I started the foray into web design in late 2003, and basically jumped in
with both feet. I eagerly read up on all the latest and greatest in web
design (and still do). From all of my research, I have developed some of
my own opinions about web design. When designing a website, I try to
follow these practices:

  • Write a well-structured document

    This means using the standard html
    tags such as <h1> to indicate the structure of the document, and
    tags such as <li> to properly indicate lists. Making a structured
    document ensures that it will be easy to read in many different formats,
    including search engines, which may use markup to generate a summary of
    the document. Search engines also base their page rank on these tags, so
    the proper use of them can increase page rank. (See this
    in depth article on web standards and search engine optimization

  • Use standards compliant and accessible markup

    The World Wide Web Consortium is an
    international collective of programmers and web designers who set
    standards for various web technologies. One of their goals is to make
    the web accessible to all people. They also provide ways for designers to
    validate that their websites are standards compliant. The orange and
    white logos found on most of my sites are proof that they have
    successfully been validated by the w3c.

  • Ensure that the site functions on as many platforms and browsers as

    The first step in making a site cross-browser and platform compatible is
    to validate it with the w3c. Unfortunately, not all browsers are
    compatible with the w3c standards. Therefore I also make sure to test
    that all my sites work on all the most-used browsers (Netscape, Mozilla,
    Firefox, Safari, Internet Explorer).

  • Make the site easy to navigate for the user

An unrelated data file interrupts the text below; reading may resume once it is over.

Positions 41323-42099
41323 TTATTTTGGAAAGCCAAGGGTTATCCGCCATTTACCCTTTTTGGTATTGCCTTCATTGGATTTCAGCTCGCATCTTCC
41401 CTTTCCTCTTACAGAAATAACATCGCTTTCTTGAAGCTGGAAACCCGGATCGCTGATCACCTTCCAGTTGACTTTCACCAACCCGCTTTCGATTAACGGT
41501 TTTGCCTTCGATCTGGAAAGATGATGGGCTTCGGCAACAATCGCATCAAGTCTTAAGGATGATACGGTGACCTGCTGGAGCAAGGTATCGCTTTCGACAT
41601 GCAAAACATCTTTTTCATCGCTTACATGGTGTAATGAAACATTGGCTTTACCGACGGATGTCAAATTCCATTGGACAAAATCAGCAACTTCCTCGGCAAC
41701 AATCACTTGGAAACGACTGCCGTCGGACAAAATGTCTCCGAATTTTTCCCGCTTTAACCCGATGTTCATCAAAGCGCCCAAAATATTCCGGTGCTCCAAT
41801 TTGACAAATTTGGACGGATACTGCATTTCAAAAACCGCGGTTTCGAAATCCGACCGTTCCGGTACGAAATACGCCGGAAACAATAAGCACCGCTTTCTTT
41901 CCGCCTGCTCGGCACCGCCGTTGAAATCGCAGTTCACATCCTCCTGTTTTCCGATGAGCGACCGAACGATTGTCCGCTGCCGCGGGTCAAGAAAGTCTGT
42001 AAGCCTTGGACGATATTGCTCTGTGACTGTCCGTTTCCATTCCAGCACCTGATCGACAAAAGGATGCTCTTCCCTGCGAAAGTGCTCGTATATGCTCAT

A good site should have navigation menus in easy to find places, with
    appropriate and meaningful names.

  • Use good urls

    If I see a link to a page such as, it is very clear
    that I am about to go to a page about examples of Robert Felty’s web
    design. This is not the case with links such as
    ‘’. Having good urls also
    helps users navigate more easily. And once a url is out there, it is
    important to make sure that it stays there. If at some point in the
    future the page gets moved, the old url should continue to work.

  • Don’t leave out the little guy

    While flashy sites with lots of graphics,videos, bells, and whistles can
    be appealing, it is important to remember that
    many people in the world still have dial-up internet connections, and
    viewing these pages for them can be painfully slow and frustrating. For
    this reason I try very hard to include images and videos sparingly, and
    to offer small and large versions whenever possible.

  • Design for the future

    This involves thinking about the future needs of the site before starting
    a project. Obviously one cannot foresee the future, but one can design a
    site with flexibility in mind, so that the style of the site can be
    easily changed, and so that one can easily incorporate new pages and

One Response to Philosophy

  1. Peter Hall says:

    Good day Rob. A quick note to thank you for a very elegant plugin – Collapsing Categories. Given the nature of my website, which is relatively new, it is helpful to visitors to include a category feature that is easy to use without being threatening as a full list of all categories and sub-categories might be.

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